Celeste presents a beautiful backdrop, much the same as Towerfall: Ascension‘s brightly-colored arenas and menu boards. Once again, Matt Makes Games treats players to a delightful mix of vibrant pixel art in the main game and fully illustrated character art on dialogue boxes and chapter endings. Its an aesthetic that blends seamlessly and the amount of expression that this team can create from a somewhat basic pixel palette is truly impressive. The settings feel alive and believable, and the characters’ cartoonish faces peeking out from the frames during dialogue make them almost instantly loveable.
Adding to the game’s carefully crafted setting are characters that add just enough life to the desolate mountain to provide a good balance to the world. Each character is delightfully unique, with their own nuanced stories that unfold along with that of Madeleine, Celeste‘s darkly committed protagonist. A hiker with a curiously upbeat outlook on the climb, the strange shadow of Madeleine’s inner demons, and a ghostly but timid innkeeper are just a few of the players moving about the landscape.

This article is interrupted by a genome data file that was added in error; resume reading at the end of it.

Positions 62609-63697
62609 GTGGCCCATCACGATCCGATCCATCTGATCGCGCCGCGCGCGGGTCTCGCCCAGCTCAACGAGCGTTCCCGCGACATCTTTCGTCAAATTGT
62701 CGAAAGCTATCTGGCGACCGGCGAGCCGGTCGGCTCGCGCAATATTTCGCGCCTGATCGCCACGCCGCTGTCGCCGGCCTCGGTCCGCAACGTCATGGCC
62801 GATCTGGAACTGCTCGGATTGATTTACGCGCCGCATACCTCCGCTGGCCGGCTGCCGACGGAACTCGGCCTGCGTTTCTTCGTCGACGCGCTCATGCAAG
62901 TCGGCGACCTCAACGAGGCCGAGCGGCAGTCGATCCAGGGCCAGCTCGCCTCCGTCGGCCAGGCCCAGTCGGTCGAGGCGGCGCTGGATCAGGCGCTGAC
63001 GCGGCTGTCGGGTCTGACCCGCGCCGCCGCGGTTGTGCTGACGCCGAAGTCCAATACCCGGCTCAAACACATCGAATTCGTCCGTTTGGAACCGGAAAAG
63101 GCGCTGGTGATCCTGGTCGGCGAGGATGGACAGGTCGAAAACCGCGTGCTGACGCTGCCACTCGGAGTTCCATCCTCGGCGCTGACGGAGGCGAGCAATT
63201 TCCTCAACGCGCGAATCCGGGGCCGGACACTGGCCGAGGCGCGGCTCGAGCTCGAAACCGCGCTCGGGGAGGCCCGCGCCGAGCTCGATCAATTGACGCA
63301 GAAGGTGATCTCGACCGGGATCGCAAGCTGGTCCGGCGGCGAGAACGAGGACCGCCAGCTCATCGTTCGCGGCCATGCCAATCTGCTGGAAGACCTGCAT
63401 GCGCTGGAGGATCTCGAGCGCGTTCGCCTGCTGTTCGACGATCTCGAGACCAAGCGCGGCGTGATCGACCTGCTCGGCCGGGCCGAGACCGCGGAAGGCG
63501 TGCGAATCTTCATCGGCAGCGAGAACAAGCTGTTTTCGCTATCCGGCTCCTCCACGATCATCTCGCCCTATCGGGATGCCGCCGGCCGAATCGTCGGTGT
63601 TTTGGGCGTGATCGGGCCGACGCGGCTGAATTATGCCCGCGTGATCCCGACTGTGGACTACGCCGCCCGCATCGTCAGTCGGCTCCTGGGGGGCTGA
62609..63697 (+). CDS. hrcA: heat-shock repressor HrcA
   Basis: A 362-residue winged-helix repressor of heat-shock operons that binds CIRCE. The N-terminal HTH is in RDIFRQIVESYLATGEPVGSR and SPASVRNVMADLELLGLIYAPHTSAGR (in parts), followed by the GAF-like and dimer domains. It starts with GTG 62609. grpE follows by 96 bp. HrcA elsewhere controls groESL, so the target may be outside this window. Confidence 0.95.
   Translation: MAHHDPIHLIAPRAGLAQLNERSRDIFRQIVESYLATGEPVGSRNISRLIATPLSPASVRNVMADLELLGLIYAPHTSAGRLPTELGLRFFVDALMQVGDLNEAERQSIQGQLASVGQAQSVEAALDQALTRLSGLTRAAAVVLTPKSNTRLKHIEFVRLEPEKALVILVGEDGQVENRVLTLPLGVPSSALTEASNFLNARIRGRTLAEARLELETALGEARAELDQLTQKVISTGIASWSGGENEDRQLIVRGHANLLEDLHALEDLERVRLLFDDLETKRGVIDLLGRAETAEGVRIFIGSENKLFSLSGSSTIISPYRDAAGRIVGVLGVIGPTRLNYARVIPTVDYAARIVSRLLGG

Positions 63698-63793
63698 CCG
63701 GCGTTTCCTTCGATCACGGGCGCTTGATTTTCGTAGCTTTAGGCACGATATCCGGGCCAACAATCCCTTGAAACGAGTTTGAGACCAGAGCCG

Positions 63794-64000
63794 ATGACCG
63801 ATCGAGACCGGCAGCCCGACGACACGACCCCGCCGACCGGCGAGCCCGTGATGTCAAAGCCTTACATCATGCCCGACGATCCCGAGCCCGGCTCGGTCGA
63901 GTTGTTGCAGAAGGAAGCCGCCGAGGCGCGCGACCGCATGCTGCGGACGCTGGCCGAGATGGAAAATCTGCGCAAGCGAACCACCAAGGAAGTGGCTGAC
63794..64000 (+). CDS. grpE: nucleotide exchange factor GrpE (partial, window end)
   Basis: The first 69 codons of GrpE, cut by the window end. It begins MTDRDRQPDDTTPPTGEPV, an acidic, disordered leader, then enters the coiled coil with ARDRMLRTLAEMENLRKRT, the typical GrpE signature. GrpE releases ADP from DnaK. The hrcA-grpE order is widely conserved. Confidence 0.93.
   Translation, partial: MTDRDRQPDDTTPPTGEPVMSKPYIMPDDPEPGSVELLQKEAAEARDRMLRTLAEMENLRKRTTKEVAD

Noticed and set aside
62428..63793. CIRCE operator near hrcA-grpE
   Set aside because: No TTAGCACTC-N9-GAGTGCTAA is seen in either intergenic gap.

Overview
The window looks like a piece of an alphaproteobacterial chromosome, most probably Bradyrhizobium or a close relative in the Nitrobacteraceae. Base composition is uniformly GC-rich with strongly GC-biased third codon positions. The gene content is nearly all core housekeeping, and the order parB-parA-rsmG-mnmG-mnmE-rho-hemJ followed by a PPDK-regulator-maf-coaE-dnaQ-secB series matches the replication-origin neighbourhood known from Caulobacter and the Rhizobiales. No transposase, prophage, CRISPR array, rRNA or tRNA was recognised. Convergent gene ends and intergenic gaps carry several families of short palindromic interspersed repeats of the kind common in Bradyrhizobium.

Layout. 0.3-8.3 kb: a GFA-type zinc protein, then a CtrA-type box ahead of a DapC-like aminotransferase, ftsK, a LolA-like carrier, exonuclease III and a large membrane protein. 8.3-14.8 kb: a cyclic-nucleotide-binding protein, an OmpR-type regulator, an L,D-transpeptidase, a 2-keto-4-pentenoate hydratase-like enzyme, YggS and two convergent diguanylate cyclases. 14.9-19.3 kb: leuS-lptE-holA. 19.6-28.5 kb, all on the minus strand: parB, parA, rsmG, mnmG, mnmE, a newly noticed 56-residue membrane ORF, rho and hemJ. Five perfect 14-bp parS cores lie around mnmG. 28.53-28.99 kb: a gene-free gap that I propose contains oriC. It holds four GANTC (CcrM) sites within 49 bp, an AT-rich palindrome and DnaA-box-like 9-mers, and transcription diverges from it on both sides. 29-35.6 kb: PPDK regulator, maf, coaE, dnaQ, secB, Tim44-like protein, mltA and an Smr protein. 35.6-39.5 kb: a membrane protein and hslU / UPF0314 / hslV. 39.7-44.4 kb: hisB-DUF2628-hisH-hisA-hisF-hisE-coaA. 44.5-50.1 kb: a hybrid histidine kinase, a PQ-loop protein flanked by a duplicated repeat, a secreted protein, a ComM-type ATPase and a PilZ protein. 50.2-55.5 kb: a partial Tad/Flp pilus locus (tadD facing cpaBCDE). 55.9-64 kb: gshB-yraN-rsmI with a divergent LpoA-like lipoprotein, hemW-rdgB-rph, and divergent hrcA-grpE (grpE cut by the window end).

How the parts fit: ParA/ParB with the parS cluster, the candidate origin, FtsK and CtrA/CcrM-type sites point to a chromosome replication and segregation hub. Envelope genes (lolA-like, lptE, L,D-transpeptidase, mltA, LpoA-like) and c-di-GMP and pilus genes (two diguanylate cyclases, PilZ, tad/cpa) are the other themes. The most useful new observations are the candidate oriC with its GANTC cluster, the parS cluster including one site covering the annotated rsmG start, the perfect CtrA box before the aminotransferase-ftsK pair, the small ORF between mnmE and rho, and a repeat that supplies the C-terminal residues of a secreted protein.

The soundtrack and general audio in the game support all of its more prominent elements beautifully, and Celeste comes alive in handheld mode with a good set of headphones. The score is well aware of what’s happening on screen, accenting peaceful segments with serene piano music that ramps up to an intense pace in segments where the danger is high. All the while, the mountain howls mournfully and Madeleine’s dash sounds, climbing and labored breathing round out the experience.
The story of Celeste is perhaps the most pleasant surprise of the entire package. It keeps pace incredibly well with gameplay that would easily support a much more shallow presentation. It has an expertly crafted mix of self-reflection, endearing comedy and unsettling dark fantasy that feels reminiscent of films like Spirited Away. There’s a lot to love about the characters and the mountain itself that goes beyond the basics of completing levels as quickly as you can.
Hang on tight